Nanotech-based innovative prostate cancer test helps bypass unneeded painful biopsies

Nanotechnology makes the headlines again, this time saving men from painful biopsies for aggressive prostate cancer diagnosis.

Who, Where and What- Researchers of the Alberta Prostate Cancer Research Initiative (APCaRI) in Alberta, Canada developed a highly sensitive blood test that incorporates an exceptional nanotechnology platform to diagnose aggressive prostate cancer using only a single drop of blood.

How- The test, called Extracellular Vesicle Fingerprint Predictive Score (EV-FPS), uses artificial intelligence to combine information from millions of cancer cell nanoparticles in the blood to identify the unique fingerprint of aggressive prostate cancer.

The diagnostic was appraised in 377 Albertan men who had received urologist referrals for suspected prostate cancer. EV-FPS identified men with the aggressive disease 40% more precisely than the widespread test in use nowadays- the Prostate Specific Antigen (PSA) test.

“For this kind of test you want the sensitivity to be as high as possible because you don’t want to miss a single cancer that should be treated,” said John Lewis, the Alberta Cancer Foundation’s Frank and Carla Sojonky Chair of Prostate Cancer Research at the University of Alberta.


University of Alberta prostate cancer researcher Dr. John Lewis, left, and graduate student Srijan Raha in their lab.  Image credit: University of Alberta


Why- The team points out that current screening tests like PSA and digital rectal exam (DRE) often pave way for unneeded biopsies. Lewis believes half the men undergoing biopsy do not have prostate cancer and yet have to endure biopsy-associated pain and side effects such as infection or sepsis. Fewer than 20% of men undergoing prostate biopsy are those diagnosed with the aggressive form of prostate cancer; the cohort that could most benefit from treatment. From a larger perspective, we’re all aware of the load on hospitals and doctors around the world. Successful implementation of the EV-FPS could potentially put an end to about 600,000 unnecessary biopsies, 24,000 hospitalizations and about 50% unnecessary treatments for prostate cancer each year in North America alone. Most importantly, the new diagnostic will have an enormous positive affect on the quality of life and healthcare experience for men and their families.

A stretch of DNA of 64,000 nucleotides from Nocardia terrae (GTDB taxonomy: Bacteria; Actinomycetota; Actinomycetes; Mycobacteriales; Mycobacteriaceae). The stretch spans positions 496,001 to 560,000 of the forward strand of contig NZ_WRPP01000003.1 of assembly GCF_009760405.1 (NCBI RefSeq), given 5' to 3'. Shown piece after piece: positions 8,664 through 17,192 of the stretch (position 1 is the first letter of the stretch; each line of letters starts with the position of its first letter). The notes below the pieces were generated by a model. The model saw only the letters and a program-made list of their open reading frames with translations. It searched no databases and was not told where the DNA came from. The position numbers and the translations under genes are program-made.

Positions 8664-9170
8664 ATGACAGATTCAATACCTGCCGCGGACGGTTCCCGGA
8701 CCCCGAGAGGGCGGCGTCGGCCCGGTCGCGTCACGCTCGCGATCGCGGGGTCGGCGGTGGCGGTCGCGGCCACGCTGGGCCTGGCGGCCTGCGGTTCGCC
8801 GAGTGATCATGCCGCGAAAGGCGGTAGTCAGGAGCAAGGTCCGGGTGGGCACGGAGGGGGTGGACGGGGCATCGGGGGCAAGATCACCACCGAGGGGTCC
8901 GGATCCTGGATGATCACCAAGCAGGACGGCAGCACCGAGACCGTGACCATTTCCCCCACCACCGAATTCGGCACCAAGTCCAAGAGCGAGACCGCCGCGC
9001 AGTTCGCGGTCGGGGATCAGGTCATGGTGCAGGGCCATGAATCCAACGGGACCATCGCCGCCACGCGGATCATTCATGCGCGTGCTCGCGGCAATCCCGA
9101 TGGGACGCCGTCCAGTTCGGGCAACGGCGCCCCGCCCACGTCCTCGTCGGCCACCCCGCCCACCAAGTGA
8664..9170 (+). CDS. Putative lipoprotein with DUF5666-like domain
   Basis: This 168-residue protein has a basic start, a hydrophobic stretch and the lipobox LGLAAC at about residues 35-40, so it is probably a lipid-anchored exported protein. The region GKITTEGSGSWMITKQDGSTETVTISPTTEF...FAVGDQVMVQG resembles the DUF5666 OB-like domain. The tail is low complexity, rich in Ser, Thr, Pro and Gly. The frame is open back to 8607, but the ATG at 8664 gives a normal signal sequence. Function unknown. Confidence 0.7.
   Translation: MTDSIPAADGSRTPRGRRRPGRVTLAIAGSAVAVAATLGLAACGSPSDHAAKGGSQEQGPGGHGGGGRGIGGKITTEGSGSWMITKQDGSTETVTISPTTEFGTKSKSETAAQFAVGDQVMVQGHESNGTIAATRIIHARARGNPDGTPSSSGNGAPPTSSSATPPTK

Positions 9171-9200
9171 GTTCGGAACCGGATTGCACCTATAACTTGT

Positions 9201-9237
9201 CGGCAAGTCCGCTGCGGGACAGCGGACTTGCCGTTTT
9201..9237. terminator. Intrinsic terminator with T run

The team plans to bring the test from bench side to market through University of Alberta spin-off company Nanostics Inc.

Personal Opinion- If this test for aggressive prostate cancer proves successful and viable, the research team may extend its implementation to the diagnosis of other aggressive cancer types.

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Meaning: Wandering in the clouds; moving through the air.

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Photography by Ink ’em Down.

I snapped these shots while gliding through the clouds on one of my recent air travels. Couldn’t pick a favorite or two to post since they’re all unique in their own subtle ways.

As I was moving through the air, you enjoy moving through my little slideshow!


Value the Moment

Photography by Ink ’em Down
“Each of your breaths is a priceless jewel, since each of them is irreplaceable and once gone, can never be retrieved.”

~ Al-Ghazali

Value the Moment: It’s these little golden pockets of illumination scattered around the picture that give it it’s slightly ethereal blue & gold look. The type of day (cloudy) and the time of day (before sunset) this picture was captured quietly add to its simple grandeur (it would have an invoked an entirely different feeling if taken on a sunny day at noon time). The discreet, lazy puddles of rain including the one, however little, reflecting the liquid pillars (of water) of the fountain, give it a fresh and somewhat tranquil touch. Quietly ponder over and value this moment…

The atomic-level secret of drug-resistant bacteria

image source: pinterest

“We’ve found evidence that atomic motions in proteins play a major role in impacting their function,” said David Giedroc, Lilly Chemistry Alumni Professor at the Indiana University Bloomington College of Arts and Sciences’ Department of Chemistry. These atomic motions dictate protein structure and function, and since proteins serve as important drug targets, this research finding especially resonates with scientists focusing on drug discovery, design and development. Since this is what I’m studying too, these findings speak to me! They are INTRIGUING!  Continue reading “The atomic-level secret of drug-resistant bacteria”